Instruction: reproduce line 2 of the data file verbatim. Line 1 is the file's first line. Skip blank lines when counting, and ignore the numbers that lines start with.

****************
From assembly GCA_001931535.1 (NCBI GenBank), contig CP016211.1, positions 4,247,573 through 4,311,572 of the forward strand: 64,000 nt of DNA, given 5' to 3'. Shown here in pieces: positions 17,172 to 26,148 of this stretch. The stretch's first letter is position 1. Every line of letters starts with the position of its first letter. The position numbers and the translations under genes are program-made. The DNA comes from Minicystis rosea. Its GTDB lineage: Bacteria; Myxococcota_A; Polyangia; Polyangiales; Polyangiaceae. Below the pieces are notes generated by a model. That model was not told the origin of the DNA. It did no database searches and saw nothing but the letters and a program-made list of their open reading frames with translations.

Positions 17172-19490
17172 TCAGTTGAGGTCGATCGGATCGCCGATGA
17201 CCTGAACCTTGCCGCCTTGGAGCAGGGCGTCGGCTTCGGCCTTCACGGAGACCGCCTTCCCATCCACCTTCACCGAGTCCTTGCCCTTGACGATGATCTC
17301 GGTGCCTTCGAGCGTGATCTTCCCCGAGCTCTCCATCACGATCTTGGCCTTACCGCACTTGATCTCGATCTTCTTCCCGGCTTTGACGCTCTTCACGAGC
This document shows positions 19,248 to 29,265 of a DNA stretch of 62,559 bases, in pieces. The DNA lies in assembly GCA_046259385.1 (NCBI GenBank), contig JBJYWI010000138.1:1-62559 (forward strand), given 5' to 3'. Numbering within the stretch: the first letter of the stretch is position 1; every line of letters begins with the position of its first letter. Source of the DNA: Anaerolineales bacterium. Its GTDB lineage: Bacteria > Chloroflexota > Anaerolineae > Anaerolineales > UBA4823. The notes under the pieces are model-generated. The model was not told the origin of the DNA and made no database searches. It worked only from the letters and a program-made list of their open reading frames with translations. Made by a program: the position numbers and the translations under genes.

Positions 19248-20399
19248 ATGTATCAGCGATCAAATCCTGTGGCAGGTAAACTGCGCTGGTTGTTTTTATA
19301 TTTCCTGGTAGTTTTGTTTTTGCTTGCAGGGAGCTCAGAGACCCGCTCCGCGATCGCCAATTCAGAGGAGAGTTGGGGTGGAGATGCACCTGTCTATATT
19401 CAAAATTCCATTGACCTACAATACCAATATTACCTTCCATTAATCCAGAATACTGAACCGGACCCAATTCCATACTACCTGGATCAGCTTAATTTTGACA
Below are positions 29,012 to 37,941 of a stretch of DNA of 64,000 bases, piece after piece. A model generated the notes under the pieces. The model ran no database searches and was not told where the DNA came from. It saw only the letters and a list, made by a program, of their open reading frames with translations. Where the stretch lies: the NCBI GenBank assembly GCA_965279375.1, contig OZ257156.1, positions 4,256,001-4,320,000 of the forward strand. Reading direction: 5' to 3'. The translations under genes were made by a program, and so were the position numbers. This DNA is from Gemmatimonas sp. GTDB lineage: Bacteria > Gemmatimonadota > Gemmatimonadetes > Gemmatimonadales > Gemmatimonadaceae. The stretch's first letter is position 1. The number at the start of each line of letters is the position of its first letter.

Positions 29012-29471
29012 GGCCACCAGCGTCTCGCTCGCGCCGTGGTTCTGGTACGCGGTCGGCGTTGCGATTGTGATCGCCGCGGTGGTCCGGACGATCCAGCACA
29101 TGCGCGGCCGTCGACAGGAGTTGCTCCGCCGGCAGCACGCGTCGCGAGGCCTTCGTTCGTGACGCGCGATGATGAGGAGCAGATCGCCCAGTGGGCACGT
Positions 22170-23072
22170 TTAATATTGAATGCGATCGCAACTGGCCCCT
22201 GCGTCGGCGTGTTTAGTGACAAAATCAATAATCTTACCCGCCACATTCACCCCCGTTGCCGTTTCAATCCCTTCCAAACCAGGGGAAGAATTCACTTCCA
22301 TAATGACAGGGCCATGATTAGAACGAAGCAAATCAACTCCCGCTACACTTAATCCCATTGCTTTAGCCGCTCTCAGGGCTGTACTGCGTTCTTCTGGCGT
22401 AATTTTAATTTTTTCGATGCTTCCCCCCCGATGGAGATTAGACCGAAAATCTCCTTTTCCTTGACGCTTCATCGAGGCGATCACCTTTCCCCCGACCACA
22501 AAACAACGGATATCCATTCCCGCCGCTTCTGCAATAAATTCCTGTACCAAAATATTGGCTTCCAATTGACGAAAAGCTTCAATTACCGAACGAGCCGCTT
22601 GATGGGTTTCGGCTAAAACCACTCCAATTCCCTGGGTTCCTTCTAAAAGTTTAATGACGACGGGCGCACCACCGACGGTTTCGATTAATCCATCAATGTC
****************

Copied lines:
Positions 17172-19490